Every so often a movie comes around that makes you question yourself. You leave thinking "What in the hell did I just get myself into?" You think that a movie marketed as "From the Guys Behind Talladega Nights and Step Brothers" might have some credibility and would offer a decently funny comedy. Unfortunately, The Goods: Live Hard Sell Hard does not live up to any expectations and leaves you wanting your 90 minutes back.
The Goods revolves around a family owned used car lot run by Ben Selleck, played by James Brolin. We find out the dealership has run into tough times and if Ben cannot sell the remaining cars left on the lot soon, he will have to close the business down. Ben is forced to call in one of the best car salesmen, Don Ready, to help him out. Don travels in a pack with other salesmen, Jibby Newsome, Brent Gage and Babs Merrick. For Don, this trip ends up being more than just an average car sale. He ends up making discoveries not only about himself, but also those around him.
Look at me, I'm charismatic!
Bad does not even begin to describe how terrible this movie is. With a cast of Jeremy Piven, Ving Rhames, David Koechner, Kathryn Hahn, Ed Helms, Jordana Spiro, Ken Jeong, Rob Riggle and Craig Robinson, you might expect there to be at least a few good laughs in this movie. Even a cameo of a usually very funny comedic actor cannot help this movie limp itself along. The jokes are bottom of the barrel to begin with and often border on racism and sexism. A better director and writer might be able to do something with this concept, but Neal Brennan, Andy Stock and Rick Stempson are not among them.
Early on in the film there is a scene of Don Ready and his crew are traveling on a flight to help Selleck. When a flight attendant tells Read he cannot smoke on an airplane, he gives a speech to the flight attendant about how the past was a better time. Somehow his charisma is so great that not only does the rest of the airplane get behind him but they all start partying, smoking as well as having strippers and a mariachi band show up out of nowhere. Don Ready is so over the top that a bleak attempt to give him a sad back story fails. The viewer doesn't care about Ready's past as it brings no emotion to his character and just eats up screen time. Another scene involves him rallying the used car salesmen to the point that they assault their Asian co-worker in what ends up with them participating in a hate crime. Somehow, Ready miraculously convinces the man to forget about what happened in exchange for an extra percentage of the day's earnings. Babs wants to have sex with a 10 year old who has an adult body due to a thyroid problem and her attempts to get him come off less funny and just plain creepy, resembling more a child molester. Ed Helm's Paxton Harding comes off as a complete jerk and it makes us wonder how he is engaged to Jordana Spiro's Ivy Selleck. An ongoing gay joke throughout the movie also pays off to no avail and comes across as weird without any comedic effect. The only person I got a smirk out of was Craig Robinson as a DJ Request, a man who does what he wants. Too many of the jokes come off as forced; the viewer has no investment in any of the characters as they are from the cesspool of humanity.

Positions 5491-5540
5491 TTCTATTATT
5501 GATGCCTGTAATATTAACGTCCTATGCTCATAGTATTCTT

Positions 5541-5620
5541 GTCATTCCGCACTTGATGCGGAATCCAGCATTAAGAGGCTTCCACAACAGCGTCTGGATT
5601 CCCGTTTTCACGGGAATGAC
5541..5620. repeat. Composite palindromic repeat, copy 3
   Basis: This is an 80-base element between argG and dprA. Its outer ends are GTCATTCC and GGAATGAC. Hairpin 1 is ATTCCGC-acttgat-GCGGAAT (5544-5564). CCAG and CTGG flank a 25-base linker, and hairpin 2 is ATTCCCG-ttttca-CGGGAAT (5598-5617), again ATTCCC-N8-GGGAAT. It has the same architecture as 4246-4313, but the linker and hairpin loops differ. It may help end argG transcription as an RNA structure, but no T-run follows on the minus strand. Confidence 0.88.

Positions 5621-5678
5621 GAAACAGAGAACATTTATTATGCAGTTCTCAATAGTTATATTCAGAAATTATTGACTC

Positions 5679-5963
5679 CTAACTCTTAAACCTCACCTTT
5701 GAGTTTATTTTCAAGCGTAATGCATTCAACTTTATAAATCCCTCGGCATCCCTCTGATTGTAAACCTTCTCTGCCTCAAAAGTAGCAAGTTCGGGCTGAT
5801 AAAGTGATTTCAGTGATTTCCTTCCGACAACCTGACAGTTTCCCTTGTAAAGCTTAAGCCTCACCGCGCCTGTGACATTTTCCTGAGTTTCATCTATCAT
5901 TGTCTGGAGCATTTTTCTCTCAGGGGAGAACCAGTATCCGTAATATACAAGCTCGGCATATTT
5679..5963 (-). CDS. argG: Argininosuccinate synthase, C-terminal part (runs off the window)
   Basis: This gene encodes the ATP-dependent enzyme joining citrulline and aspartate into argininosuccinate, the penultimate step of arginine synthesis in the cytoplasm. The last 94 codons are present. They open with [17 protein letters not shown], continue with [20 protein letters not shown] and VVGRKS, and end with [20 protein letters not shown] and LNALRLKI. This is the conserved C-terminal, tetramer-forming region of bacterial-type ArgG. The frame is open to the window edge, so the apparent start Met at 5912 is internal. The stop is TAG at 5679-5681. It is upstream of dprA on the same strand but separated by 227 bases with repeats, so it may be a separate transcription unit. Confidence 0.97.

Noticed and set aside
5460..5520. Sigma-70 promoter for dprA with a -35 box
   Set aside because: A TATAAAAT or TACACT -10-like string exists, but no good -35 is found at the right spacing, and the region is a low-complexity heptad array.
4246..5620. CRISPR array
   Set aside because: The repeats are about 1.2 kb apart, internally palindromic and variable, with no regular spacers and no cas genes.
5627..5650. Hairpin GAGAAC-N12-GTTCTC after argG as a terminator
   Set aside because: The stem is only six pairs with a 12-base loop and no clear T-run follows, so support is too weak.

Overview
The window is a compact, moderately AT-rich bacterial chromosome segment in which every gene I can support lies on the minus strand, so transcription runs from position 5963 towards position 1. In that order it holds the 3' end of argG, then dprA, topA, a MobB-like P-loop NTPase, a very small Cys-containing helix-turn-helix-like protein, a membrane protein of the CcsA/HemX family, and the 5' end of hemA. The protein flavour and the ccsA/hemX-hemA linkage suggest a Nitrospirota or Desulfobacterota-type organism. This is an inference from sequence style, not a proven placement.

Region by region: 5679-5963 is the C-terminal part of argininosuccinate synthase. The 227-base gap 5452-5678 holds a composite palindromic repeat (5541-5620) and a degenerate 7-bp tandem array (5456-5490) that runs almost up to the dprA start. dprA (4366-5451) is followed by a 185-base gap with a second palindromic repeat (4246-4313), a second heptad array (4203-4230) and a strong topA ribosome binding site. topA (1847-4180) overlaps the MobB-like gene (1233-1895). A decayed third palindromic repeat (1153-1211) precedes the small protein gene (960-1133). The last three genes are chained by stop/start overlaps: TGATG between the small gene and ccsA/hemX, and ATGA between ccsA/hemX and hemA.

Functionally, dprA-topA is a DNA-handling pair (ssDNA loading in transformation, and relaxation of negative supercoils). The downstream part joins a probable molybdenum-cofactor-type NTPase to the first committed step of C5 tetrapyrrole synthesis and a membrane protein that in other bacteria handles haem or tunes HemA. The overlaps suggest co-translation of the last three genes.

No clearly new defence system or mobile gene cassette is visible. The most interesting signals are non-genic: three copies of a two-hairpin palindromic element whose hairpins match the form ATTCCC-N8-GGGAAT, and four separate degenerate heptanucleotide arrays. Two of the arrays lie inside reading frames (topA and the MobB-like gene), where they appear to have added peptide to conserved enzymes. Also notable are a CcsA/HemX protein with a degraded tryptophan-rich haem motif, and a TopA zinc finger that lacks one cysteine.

Child rape is funny when he looks like a man. No, no it isn't.
In the hands of another director and writer, The Goods: Live Hard, Sell Hard may have been an average, somewhat funny production. Instead, we're left with a film that fails at every turn, wastes all the talent it does have, and goes for lowest degree of comedy possible. I chose between viewing this movie or The Cove before they expired from Netflix's Instant Streaming. I'm guessing I picked the wrong movie here. My mistake is your fortune. Hopefully this review will prevent you from wasting 90 minutes of your time - time you can never get back.